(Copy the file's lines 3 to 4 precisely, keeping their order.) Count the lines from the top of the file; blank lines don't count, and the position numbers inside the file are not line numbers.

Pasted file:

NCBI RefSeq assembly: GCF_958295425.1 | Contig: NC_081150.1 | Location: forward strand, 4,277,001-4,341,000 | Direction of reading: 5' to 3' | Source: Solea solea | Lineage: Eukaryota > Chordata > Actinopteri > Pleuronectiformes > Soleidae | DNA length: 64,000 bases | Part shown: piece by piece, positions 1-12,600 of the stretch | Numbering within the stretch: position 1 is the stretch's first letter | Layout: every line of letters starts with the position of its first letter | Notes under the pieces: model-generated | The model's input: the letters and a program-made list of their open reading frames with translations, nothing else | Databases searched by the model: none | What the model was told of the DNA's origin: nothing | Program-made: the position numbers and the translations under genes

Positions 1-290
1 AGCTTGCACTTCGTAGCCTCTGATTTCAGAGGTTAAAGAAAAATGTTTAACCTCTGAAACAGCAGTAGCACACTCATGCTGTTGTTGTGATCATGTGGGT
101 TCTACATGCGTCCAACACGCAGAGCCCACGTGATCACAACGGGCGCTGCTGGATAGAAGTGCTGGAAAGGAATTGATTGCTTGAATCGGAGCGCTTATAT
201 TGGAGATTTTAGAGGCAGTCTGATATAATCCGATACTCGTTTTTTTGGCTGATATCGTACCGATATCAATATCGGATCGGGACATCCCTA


1 AGCTTGCACTTCGTAGCCTCTGATTTCAGAGGTTAAAGAAAAATGTTTAACCTCTGAAACAGCAGTAGCACACTCATGCTGTTGTTGTGATCATGTGGGT
101 TCTACATGCGTCCAACACGCAGAGCCCACGTGATCACAACGGGCGCTGCTGGATAGAAGTGCTGGAAAGGAATTGATTGCTTGAATCGGAGCGCTTATAT